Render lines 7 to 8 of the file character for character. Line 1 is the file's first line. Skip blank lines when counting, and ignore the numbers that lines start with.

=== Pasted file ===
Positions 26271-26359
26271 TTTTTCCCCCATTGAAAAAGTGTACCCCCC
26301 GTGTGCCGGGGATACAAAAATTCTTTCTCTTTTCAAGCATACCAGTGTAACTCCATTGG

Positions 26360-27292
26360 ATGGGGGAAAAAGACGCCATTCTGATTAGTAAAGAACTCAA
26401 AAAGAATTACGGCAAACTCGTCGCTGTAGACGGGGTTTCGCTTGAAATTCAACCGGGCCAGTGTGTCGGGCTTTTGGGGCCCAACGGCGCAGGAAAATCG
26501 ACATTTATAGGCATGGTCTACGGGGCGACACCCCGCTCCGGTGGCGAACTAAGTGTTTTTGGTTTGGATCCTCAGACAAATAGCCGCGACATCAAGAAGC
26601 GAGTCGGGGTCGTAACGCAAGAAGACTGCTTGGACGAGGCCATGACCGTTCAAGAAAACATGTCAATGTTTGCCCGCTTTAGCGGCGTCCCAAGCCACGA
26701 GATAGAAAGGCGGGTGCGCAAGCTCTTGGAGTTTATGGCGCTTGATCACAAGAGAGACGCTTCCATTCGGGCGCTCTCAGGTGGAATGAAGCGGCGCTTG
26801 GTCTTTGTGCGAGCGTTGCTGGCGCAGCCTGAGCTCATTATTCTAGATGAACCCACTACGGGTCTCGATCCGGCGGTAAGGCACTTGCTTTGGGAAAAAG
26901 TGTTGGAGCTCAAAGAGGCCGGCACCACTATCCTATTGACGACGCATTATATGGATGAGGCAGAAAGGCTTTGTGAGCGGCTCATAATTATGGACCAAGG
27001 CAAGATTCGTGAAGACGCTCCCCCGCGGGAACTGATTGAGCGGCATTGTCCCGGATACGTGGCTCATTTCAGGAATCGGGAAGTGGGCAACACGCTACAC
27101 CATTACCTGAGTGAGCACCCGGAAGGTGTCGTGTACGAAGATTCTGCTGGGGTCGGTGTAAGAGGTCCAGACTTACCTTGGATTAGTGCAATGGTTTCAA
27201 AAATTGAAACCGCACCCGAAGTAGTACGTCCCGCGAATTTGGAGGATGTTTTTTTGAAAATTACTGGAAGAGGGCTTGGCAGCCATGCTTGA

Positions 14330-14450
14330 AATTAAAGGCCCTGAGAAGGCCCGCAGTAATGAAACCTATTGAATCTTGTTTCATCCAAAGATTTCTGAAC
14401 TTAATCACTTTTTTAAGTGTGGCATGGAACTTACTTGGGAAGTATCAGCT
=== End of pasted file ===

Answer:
26501 ACATTTATAGGCATGGTCTACGGGGCGACACCCCGCTCCGGTGGCGAACTAAGTGTTTTTGGTTTGGATCCTCAGACAAATAGCCGCGACATCAAGAAGC
26601 GAGTCGGGGTCGTAACGCAAGAAGACTGCTTGGACGAGGCCATGACCGTTCAAGAAAACATGTCAATGTTTGCCCGCTTTAGCGGCGTCCCAAGCCACGA